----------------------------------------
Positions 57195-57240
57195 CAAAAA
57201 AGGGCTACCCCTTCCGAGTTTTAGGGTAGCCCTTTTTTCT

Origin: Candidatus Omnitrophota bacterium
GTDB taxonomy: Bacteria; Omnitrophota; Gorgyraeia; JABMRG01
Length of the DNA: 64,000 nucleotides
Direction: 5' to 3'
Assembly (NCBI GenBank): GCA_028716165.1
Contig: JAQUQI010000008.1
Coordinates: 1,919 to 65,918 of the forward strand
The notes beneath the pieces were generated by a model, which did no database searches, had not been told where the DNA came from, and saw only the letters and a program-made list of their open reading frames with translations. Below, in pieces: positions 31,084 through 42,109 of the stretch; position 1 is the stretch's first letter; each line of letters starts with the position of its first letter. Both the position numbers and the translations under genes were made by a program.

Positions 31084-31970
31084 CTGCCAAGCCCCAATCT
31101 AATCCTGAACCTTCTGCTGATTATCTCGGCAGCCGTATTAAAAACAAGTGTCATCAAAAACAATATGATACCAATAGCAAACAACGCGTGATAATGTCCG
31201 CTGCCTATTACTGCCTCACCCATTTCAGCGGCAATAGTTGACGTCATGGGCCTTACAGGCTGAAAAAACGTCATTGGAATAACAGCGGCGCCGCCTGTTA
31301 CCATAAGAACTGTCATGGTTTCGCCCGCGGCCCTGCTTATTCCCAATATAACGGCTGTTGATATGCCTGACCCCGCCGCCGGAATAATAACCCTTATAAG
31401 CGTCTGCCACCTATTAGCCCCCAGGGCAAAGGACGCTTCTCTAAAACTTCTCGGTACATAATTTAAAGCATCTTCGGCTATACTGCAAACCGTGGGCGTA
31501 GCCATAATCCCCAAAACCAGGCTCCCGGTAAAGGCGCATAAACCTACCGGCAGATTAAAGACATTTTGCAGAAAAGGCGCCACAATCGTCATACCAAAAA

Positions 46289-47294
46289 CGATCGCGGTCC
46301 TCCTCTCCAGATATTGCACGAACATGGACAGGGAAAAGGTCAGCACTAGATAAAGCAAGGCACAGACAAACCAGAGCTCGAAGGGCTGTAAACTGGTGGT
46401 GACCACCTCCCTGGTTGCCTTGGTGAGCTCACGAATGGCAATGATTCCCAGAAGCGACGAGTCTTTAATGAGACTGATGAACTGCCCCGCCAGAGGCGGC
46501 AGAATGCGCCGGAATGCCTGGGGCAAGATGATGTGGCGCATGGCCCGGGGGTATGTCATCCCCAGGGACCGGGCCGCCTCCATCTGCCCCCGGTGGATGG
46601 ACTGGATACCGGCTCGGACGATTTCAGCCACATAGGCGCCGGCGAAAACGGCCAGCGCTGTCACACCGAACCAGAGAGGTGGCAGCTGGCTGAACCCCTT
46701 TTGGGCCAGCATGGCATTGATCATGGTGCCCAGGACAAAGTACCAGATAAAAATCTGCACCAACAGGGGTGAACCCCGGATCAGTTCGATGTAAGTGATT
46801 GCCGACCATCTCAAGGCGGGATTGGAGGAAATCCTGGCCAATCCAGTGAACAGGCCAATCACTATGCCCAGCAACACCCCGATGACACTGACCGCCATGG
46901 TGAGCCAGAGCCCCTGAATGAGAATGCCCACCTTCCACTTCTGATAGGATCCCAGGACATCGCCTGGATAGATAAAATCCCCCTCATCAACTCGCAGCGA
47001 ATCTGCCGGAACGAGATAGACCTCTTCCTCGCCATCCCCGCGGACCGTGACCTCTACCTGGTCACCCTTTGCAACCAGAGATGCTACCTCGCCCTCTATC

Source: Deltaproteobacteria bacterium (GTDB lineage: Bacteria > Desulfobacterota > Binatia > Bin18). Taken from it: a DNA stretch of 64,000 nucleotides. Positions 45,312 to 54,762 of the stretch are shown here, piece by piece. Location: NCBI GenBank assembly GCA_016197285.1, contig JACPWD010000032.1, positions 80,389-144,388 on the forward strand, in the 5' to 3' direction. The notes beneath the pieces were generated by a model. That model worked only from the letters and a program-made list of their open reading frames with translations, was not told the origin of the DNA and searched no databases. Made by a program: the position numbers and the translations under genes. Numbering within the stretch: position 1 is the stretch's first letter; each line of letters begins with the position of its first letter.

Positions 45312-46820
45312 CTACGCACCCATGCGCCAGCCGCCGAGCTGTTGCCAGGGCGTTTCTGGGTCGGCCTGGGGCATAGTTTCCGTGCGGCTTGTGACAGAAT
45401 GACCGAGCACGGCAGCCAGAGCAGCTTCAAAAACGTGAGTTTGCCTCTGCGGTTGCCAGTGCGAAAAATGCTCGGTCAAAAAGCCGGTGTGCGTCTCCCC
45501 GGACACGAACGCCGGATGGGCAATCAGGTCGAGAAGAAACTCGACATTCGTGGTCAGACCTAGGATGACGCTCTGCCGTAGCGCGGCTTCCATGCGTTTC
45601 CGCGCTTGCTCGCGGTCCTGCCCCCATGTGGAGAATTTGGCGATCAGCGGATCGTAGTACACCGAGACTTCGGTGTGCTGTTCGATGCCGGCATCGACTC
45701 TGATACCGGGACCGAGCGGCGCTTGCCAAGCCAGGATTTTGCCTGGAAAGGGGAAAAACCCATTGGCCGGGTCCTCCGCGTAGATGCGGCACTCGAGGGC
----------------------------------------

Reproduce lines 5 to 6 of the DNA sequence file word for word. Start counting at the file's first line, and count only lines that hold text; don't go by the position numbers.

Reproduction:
GTDB taxonomy: Bacteria; Omnitrophota; Gorgyraeia; JABMRG01
Length of the DNA: 64,000 nucleotides